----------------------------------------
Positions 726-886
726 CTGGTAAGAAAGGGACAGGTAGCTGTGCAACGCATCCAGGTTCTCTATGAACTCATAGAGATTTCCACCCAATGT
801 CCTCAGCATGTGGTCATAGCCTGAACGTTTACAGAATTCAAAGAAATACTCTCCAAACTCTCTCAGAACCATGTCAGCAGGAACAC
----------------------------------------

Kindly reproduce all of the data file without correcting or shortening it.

Positions 726-886
726 CTGGTAAGAAAGGGACAGGTAGCTGTGCAACGCATCCAGGTTCTCTATGAACTCATAGAGATTTCCACCCAATGT
801 CCTCAGCATGTGGTCATAGCCTGAACGTTTACAGAATTCAAAGAAATACTCTCCAAACTCTCTCAGAACCATGTCAGCAGGAACAC